• A strong Vision is always accompanied by company Values.  Values measure the rightness of your organization’s direction.  Leaders should also share these with their people, getting consensus and support.  These Values should also be stated in writing as part of any plan that is developed.  Posting these in the facility, along with the Vision, is also a key part of ensuring that everyone in the organization knows and agrees with them.  The primary Values of any company deal with its commitment to its employees, customers and vendors.

  • But, by far the most important part of any Lean implementation plan is ACTION!!  Too many times, organizations make a plan, commit to it, do some training, and then spend so much time planning their first Lean project, that personnel begin to get that “old feeling of just another fad program with lots of talk and no action”.  It is much better to try things with only little or partial success, rather than have long periods of inaction.  When planning the first Lean events, develop small, intimate efforts that will produce quick improvements, then advertise, advertise, advertise, then do it again, and so on.  Maybe you were aiming for a 50% improvement, but only got a 17% improvement, so what, move on, do better the next time.   Action is the key!!

  • Any improvements gained in the Lean efforts should not only be advertised and used as springboards for other successes, but absolutely must be sustained and standardized.  As in any war, the battle is not completely over until the gained ground is consolidated and made a part of the complete friendly territory.  Backsliding can be another very detrimental area to a Lean program.  The easiest ways to accomplish this are as parts of an active ISO 9000 program and/or appointing Lean Champions whose primary purpose is to facilitate Lean activities.  These “hands-on” personnel are quite often the centerpiece of a successful Lean experience, and should be developed as early in the program as possible.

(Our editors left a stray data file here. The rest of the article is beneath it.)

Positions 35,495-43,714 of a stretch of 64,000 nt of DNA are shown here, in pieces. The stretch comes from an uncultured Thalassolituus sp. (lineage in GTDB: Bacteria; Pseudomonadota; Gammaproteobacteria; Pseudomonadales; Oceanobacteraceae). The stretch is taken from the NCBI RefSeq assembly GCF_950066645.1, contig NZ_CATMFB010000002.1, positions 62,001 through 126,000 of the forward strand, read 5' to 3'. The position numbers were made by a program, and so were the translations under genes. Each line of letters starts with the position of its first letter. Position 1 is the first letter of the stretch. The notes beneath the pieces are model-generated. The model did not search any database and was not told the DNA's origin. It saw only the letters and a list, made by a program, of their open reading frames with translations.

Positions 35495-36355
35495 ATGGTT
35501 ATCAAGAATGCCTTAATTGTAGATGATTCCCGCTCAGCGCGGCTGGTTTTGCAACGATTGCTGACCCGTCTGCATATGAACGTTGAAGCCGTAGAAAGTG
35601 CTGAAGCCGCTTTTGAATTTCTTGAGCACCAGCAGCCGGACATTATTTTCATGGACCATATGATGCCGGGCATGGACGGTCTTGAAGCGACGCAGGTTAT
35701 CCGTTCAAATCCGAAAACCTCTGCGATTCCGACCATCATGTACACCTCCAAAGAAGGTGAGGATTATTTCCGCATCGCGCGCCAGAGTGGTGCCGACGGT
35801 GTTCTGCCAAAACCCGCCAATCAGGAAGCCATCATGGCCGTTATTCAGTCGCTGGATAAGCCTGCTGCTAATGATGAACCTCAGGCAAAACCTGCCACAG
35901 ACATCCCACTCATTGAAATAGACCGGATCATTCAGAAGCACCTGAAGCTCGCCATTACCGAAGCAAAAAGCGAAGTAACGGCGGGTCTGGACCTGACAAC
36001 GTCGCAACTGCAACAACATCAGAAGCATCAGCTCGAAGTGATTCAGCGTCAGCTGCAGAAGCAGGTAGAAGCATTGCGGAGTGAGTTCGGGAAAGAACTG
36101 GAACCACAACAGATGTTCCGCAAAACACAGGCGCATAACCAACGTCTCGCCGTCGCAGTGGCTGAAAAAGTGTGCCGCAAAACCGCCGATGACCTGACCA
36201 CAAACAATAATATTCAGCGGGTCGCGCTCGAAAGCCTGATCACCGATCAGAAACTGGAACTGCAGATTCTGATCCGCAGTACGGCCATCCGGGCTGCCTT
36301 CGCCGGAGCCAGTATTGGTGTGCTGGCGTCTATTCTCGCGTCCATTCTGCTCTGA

What you really have to remember is that the Lean effort, like any other worthwhile endeavor, only succeeds if you are fully committed and work hard and continuously to make it so.

There are many primers out there on Lean tools, processes, etc.  Two such sources that I have found to be useful are Lean Thinking by James P. Womack and Daniel T. Jones, and Gemba Kaizen by Masaaki Imai.  There are many others that are just as good, so you should check them out to see what best fits your situation.

The Lean Journey, Parts 1 and 2, have given you several suggested methods to consider in beginning a Lean Enterprise Program.  The basic segments involve first commitment, then planning, then working with experts in the training and beginning implementation phases, then continuing to take action and building on successes, then sustaining and standardizing the gains, and always continuing the efforts, never stopping.  Along the way, it is imperative that Lean Champions in your organization are found and placed into this role.  Every organization will be unique in some ways and alike in some others, so you must find your own route. 

The rewards of these efforts are amazing.  Gains of not 10% or 20%, but 50%, 100% and greater are the rule and not the exception when you truly “get it”.  Our next article will discuss metrics and benchmarking of Lean programs.